REFINING OF VEGETABLE OIL AND FATTY ACID METHYL ESTERS WITH ELECTROSTATIC FIELDS AND NANO-ADSORBENTS
Traditional vegetable oil and fatty acid esters (FAE) refining strategies are energy-intensive, time-consuming, involve multiple operations, generate waste, and cause substantial loss of neutral oils. In metalworking and machine shops, electrostatic “oil cleaner” devices are used to remove particulate materials (e.g., wear particles, soot, vanish, and dust) from non-polar working fluids with low dielectric constants (e.g., lubricating and hydraulic oils). Pure vegetable oils and FAE are also non-polar fluids. However, polar contaminants, including phospholipids (P-lipid), free fatty acids (FFA), peroxides and soaps, moisture, glycerol, alcohol, and mono-/di- glycerides, can be present in unrefined vegetable oils and FAE, respectively. Therefore, electrostatic “oil cleaner” is a potential means for the separation of polar particulate substances from non-polar vegetable oils and FAE. Nano-adsorbents are widely employed in purification of contaminated industrial solutions due to their unique properties, including large specific surface area, and abundant adsorption sites. Oil refining efficiency could be greatly improved if nano-size adsorbents are properly utilized. The separation of nano-adsorbents from solutions is challenging, primarily due to their microscopic size. An electrostatic field (E-field) could affect the movement of oil-insoluble particulates regardless of their size. Theoretically speaking, E-field could be employed for the removal of the oil-insoluble spent nano-size adsorbents from oils in the post-adsorption stage. The main studies are as below. The effects of an E-field applied using a commercial electrostatic “oil cleaner” on crude canola oil were studied. In particular, E-field treatments of crude canola oil reduced over 50 wt. % of P-lipid, FFA, and peroxide. These treatments did not significantly alter carotenoid content, phytosterol content, or canola oil fatty acid composition. Furthermore, neutral oil loss (0.37 wt. %) was negligible during E-field treatments. Subsequently, the effects of E-field on crude canola oil-based fatty acid methyl ester (FAME) were also tested using the commercial electrostatic “oil cleaner”. An immediate reduction in FAME soap content was observed after a single pass through the E-field. However, the total glyceride content remained unchanged. When nano-adsorbents were introduced to enhance the refining efficiency of FAME, soap contents were reduced to below 66 mg/kg, meeting the ASTM D6751 and EN 14214 standards using adsorption treatment by three types of nano-adsorbents (Al2O3, SiO2, and TiO2), under mild adsorption conditions (e.g., low adsorbent dosage, short adsorption time, low agitation speed, and ambient temperature), while FAME total glyceride content reduction was less than that of soap content. After adsorption, the FAME and nano-adsorbent mixtures were treated with an E-field. Over 75 wt. % removal rates were observed in Al2O3 and SiO2 nano-adsorbents from the FAME. These nano-adsorbents did not hydrolyze the FAME and minimized FAME loss (< 3.0 wt. %) during refining. Finally, these nano-adsorbents were recyclable and retained 90% adsorption efficiency over multiple uses. The effects of three types of nano-adsorbents (Al2O3, SiO2, TiO2) on canola oil refining were determined. E-field as an alternative for the removal of the spent nano-adsorbents from canola oil in the post-adsorption stage was tested. Aluminum oxide nano-adsorbent effectively removed FFA from crude canola oil under moderate operating conditions (e.g., low dosage, short adsorption time, low agitation speeds, ambient temperature), while also contributing to moderate neutral oil loss (4.38 wt. %). The ratio of Al2O3 nano-adsorbents to oil played a critical role in the efficiency of acid removal. The Al2O3 nano-adsorbent treatment did not hydrolyze triacylglycerol in the canola oil. After treatment of crude oil with Al2O3 nano-adsorbents, E-field treatment removed 75.3 wt. % of absorbent from canola oil. Altogether, E-field treatment displayed strong applicability (e.g., removal of P-lipid, FFA and peroxide from canola oil, and soap from FAE) and high efficiency (e.g., the major portions of removed contaminants were observed at the first sampling/pass) in cleaning vegetable oil and vegetable oil-based fatty acid esters without consumption of water, chemicals, and no generation of waste, compared to the conventional refining methods. Besides, nano-adsorbents illustrated applicability in refining vegetable oil and vegetable oil-based FAE. Finally, E-field treatment demonstrated applicability in the removal of the spent nano-adsorbents from vegetable oil and vegetable oil-based FAE in the post-adsorption stage.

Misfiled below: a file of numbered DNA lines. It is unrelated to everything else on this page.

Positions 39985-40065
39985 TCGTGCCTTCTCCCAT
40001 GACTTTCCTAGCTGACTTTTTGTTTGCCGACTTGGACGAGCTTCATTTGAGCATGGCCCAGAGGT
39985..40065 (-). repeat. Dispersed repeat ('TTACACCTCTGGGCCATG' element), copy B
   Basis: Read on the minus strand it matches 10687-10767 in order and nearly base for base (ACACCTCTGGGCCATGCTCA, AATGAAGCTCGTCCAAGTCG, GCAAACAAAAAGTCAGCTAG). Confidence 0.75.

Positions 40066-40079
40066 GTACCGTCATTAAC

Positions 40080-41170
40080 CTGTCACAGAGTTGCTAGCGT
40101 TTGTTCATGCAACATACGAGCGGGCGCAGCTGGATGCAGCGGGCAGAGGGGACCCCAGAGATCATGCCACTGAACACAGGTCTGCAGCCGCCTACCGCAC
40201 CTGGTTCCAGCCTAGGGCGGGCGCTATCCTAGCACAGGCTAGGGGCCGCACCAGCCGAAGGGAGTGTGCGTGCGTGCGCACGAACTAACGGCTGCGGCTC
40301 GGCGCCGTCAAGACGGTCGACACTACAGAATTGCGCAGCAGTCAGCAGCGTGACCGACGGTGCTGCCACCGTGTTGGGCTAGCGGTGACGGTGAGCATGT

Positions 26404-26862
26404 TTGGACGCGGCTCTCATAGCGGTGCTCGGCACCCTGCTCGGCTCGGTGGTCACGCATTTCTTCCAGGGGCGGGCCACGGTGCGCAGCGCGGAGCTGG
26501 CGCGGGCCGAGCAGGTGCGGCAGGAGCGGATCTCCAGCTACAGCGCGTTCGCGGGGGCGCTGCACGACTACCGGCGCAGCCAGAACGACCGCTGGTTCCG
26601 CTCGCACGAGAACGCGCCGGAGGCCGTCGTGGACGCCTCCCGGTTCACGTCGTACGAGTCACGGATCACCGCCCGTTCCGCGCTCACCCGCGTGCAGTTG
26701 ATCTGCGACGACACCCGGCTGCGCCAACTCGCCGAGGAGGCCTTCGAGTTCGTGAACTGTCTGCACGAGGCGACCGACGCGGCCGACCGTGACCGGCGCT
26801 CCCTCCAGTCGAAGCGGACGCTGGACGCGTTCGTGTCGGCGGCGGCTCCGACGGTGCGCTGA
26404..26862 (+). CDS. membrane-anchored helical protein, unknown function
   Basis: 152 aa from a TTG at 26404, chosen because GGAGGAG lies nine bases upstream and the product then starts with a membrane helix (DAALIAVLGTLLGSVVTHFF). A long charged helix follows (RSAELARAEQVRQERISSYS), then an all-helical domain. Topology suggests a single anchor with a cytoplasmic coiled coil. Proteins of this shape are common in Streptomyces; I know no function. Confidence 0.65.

Vegetable oil, Fatty acid methyl esters, Electrostatic field, Nano-adsorbents, Refining
Doctor of Philosophy (Ph.D.)
Chemical and Biological Engineering